Andrew Sullivan’s latest essay in New York Magazine is one of the essential pieces of reading I’ve come across so far this year. Partly, I suppose, because it is the essay that I’ve been trying and failing to write for the past year. The title according to the URL slug of the article is “How Technology Almost Killed Me,” and the headline chosen by the magazine to appear in social media shares is “My Distraction Sickness–And Yours.” But the headline I personally love is the one that appears directly on the page:
“I Used To Be a Human Being.”
This is the essence of Sullivan’s essay. What if our endlessly connected lives, empowered by mobile technology and sustained by an ever-demanding social media age, are actually making us less like the people we are created to be?
As Sullivan reminds us, he spent more than a decade professional enmeshed in the online world. At its height, Andrew’s blog was updated at least a dozen times per day, often with nothing more than links and summaries of what he and his team found around the web. It was lucrative business, but it came at a cost. Sullivan’s physical, mental, and emotional health eventually spiraled downward, culminating in his announcement two years ago that he was leaving the blogosphere for good.
All that to say: When a man whose online presence has earned him money and reputation tells you that digital addiction is a major threat, you should probably listen.
Here’s an excerpt, but I cannot urge you enough to read the entire piece:
…as I had discovered in my blogging years, the family that is eating together while simultaneously on their phones is not actually together. They are, in Turkle’s formulation, “alone together.” You are where your attention is. If you’re watching a football game with your son while also texting a friend, you’re not fully with your child — and he knows it. Truly being with another person means being experientially with them, picking up countless tiny signals from the eyes and voice and body language and context, and reacting, often unconsciously, to every nuance. These are our deepest social skills, which have been honed through the aeons. They are what make us distinctively human.
By rapidly substituting virtual reality for reality, we are diminishing the scope of this interaction even as we multiply the number of people with whom we interact. We remove or drastically filter all the information we might get by being with another person. We reduce them to some outlines — a Facebook “friend,” an Instagram photo, a text message — in a controlled and sequestered world that exists largely free of the sudden eruptions or encumbrances of actual human interaction. We become each other’s “contacts,” efficient shadows of ourselves.
And what a constant diet of “shadows” does is spread our emotions and attention so thin over our lives that we lose the ability to connect deeply with the biggest moments, the most fundamental truths, and the most important relationships. Everything becomes digitized so that life itself is defined down. We are never fully here because we are never fully anywhere; our thoughts are continually spliced up between the earth and the ether.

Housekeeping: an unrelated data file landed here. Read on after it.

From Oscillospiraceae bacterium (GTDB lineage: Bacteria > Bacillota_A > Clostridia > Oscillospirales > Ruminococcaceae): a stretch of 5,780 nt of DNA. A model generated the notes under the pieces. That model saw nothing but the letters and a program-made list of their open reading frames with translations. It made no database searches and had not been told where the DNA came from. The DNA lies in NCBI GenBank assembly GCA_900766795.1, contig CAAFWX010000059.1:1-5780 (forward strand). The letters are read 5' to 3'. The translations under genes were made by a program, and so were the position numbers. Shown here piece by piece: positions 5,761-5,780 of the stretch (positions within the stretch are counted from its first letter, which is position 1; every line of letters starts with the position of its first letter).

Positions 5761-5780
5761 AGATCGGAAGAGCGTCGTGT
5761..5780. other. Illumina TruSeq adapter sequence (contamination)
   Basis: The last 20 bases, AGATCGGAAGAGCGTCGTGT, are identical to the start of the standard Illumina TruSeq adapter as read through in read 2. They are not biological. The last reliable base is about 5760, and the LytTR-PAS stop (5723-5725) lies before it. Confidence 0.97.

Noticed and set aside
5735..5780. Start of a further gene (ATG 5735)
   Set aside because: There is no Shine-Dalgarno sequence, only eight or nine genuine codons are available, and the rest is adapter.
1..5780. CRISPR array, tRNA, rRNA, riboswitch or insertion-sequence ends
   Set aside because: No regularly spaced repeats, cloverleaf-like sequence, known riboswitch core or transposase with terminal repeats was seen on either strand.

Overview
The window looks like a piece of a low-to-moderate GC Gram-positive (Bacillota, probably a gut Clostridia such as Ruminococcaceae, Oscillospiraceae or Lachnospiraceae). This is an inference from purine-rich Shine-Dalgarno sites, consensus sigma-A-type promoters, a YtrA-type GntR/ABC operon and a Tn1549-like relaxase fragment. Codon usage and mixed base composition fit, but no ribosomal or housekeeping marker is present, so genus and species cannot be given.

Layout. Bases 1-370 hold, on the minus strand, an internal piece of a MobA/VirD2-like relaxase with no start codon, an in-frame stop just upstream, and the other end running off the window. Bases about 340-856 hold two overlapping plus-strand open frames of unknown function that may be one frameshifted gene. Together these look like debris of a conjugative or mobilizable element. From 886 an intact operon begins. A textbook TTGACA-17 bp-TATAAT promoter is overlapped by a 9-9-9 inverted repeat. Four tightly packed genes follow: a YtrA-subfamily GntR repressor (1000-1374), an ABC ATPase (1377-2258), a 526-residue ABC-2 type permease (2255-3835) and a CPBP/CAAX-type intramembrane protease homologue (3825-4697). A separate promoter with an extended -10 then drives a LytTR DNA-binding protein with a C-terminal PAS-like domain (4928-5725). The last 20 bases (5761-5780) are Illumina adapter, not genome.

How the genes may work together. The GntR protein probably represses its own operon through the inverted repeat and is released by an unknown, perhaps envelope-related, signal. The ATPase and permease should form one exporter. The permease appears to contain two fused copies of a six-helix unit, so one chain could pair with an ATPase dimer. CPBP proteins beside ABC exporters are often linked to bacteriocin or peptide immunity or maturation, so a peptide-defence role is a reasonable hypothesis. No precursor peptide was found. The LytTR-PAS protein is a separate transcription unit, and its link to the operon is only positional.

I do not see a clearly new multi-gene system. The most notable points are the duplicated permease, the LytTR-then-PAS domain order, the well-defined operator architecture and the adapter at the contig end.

I’ve seen this play out in my own life. My iPhone offers the security and comfort of never having a bored moment. Twitter means I’m never more than 140 characters away from letting peers know I still matter (virtue-signaling, anyone?). The constant, agonizing pull to grab my phone in any moment of stillness or quietude is a daily experience. The temptation to keep checking notifications or blog stats, sometimes doing nothing more than refreshing the page or switching between tabs for an hour, is a daily experience.
And I’ve felt the consequences: Reading is harder for me because I can only go a few pages without needing something newly stimulating, and writing is even worse. I’ve found it more difficult than ever to meditate on Scripture for more than a couple minutes, or to immerse in focused prayer. Several times over the past year I’ve come home and told Emily that, despite my “output,” I still feel like the day has been wasted–or rather, that the day has evaporated like steam, while my back was turned for a few minutes.
Should I dismiss this struggle as an unavoidable feature of life in the information economy? Should I chalk up my hitting the wall in prayer and meditation to a lack of spiritual delight? It’s possible, of course. But I don’t think so. I think it’s more likely that while many evangelicals have been running around proclaiming that technology is morally neutral–“it’s just how you use it”–the “neutral” technology has been shaping me and many others in ways that make it harder to pursue faithfulness.
One last thought: I’ve been seeing many people respond to Sullivan’s essay with frustration that he doesn’t seem aware of how closely tied many people’s jobs are with online connectivity. Some have criticized the piece for idealizing a sort of seamless transition from online life to disconnected solitude, when an increasing number of people in Western culture pay their bills through jobs centered around the internet.
As someone who has one of those jobs, I don’t have a lot of sympathy for this critique. It’s true that many people have careers that wouldn’t tolerate a total retreat to online monkishness. I haven’t the foggiest idea how that truth is somehow incompatible with Sullivan’s warning sign. For every person who is online 24/7 to support themselves or their families, there are at least 50 others who are online that much and have no idea why. If you feel like you can’t make a dent in your online life without endangering yourself or loved ones, God has grace for your situation. If, on the other hand, you feel like you can’t make a dent in your online life without exposing yourself to the frictions and foibles of flesh-and-blood reality, let me encourage you: I think it’s worth it.